"Is Jesus still alive?" my niece whispers to my sister,
unconvinced by the pomp and ribbons
of the decorated tree before us,
o holy night carollers trembling song,
dark-robed minister and his simple good grin.
"He was a good man, and that's
why we celebrate his birthday,"
is my sister's ecumenical reply.
We have talked about this, and agree about
the man, the story, the not believing.
I am not guilty as this litany assumes,
wasn't born bad, have not gone,
owe no apology to some Great White Father King,
but the congregants recite,
in the glow of electric popcorn balls,
30-watt savior device in the popsicle creche,
My nephew and niece are invited to the menagerie,
handed a small stuffed donkey, plaster lamb
to add to the crowd in attendance at the celluloid babe's cribside,
after the second hymn, second verse, O Little Town tonight.
They don't know the words,
and we are so distracted by the lights and burgundy and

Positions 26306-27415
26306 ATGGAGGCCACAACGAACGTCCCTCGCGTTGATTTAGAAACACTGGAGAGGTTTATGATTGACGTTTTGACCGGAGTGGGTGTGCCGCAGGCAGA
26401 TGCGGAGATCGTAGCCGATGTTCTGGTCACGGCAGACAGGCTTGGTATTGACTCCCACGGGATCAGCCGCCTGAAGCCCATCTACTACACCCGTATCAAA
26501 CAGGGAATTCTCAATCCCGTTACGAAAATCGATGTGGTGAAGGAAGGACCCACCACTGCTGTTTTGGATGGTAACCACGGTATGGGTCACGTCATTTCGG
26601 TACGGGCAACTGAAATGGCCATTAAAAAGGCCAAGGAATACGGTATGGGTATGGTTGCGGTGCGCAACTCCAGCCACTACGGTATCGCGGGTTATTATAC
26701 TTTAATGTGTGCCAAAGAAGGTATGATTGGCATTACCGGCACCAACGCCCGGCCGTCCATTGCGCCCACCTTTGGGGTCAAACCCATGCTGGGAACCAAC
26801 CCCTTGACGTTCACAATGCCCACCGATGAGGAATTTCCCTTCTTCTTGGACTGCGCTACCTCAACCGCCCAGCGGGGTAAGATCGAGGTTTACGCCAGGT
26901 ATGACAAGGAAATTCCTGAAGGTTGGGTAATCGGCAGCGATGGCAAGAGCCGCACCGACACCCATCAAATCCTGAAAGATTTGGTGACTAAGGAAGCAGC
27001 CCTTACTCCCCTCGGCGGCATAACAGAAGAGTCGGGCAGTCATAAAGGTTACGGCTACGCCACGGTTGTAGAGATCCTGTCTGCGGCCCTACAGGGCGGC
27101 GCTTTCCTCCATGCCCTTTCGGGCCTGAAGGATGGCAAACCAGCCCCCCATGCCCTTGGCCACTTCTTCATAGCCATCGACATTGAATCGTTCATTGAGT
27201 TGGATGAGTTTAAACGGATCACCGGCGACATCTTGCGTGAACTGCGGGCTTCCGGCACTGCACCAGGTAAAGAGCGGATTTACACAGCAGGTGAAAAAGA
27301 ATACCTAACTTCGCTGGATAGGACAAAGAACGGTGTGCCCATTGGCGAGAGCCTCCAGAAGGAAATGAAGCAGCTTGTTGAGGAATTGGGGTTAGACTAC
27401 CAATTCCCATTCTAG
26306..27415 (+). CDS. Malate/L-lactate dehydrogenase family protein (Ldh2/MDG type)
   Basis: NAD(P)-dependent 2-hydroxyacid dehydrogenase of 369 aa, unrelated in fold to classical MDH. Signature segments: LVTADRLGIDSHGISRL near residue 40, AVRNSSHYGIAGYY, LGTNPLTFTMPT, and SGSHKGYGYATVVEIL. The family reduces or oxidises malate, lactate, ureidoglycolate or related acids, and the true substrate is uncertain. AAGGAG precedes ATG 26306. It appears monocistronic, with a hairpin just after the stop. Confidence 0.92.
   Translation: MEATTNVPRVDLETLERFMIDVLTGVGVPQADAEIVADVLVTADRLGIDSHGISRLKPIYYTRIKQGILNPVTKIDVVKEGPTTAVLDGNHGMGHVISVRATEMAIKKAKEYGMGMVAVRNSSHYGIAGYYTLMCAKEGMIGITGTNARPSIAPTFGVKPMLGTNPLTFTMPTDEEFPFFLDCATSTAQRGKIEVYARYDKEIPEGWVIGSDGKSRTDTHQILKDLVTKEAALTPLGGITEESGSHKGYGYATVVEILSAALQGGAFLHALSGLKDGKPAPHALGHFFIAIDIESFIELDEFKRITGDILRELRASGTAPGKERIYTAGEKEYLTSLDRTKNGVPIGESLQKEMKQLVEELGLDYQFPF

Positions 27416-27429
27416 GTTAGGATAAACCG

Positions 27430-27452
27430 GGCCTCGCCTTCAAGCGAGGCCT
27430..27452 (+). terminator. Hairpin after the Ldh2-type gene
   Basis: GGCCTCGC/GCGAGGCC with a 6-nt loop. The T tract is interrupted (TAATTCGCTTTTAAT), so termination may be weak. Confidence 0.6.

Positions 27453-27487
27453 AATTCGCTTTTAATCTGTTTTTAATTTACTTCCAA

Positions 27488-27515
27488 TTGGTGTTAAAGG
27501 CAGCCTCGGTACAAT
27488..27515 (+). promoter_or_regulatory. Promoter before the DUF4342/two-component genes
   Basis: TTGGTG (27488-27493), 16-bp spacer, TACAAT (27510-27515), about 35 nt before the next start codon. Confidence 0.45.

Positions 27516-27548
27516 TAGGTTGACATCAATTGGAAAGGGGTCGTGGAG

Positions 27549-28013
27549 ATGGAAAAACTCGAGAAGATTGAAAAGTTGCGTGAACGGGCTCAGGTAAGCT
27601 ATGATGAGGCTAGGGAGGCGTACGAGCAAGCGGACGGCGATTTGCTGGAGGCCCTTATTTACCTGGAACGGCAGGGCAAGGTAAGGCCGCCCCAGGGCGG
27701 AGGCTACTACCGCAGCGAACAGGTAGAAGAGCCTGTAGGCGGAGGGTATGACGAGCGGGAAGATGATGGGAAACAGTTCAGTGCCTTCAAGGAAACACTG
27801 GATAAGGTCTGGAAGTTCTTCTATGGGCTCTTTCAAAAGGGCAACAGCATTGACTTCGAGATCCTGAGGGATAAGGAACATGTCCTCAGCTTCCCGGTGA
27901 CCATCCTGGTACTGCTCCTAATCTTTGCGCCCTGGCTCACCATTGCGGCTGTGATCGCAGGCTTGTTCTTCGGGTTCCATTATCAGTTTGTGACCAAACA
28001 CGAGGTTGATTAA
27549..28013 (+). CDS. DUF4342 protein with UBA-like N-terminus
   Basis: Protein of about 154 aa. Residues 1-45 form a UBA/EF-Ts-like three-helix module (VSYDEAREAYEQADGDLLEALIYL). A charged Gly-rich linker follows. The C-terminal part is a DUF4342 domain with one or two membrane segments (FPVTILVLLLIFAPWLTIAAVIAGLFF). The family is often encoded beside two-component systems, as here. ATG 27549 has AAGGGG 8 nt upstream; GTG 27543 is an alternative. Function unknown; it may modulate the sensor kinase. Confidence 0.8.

gold on the tree tumbling into our laps
that they almost miss their cue.
Yes, Jaimee', there is a Jesus,
and he lives as surely as Christmas returns,
with or without the snow you missed,
without blame, even without faith,
He fills the pantry for the poor that
the minister says is bare already, only December.
He carries the souls of the suddenly light into the next act.
He lays in the bed of straw, patiently waiting for his attackers
to come with their gifts, to cover the earth in gold,
surround the barn in a cloud of frankincense,
lubricate his small limbs with myrr
for the sleep of
for they are blessed.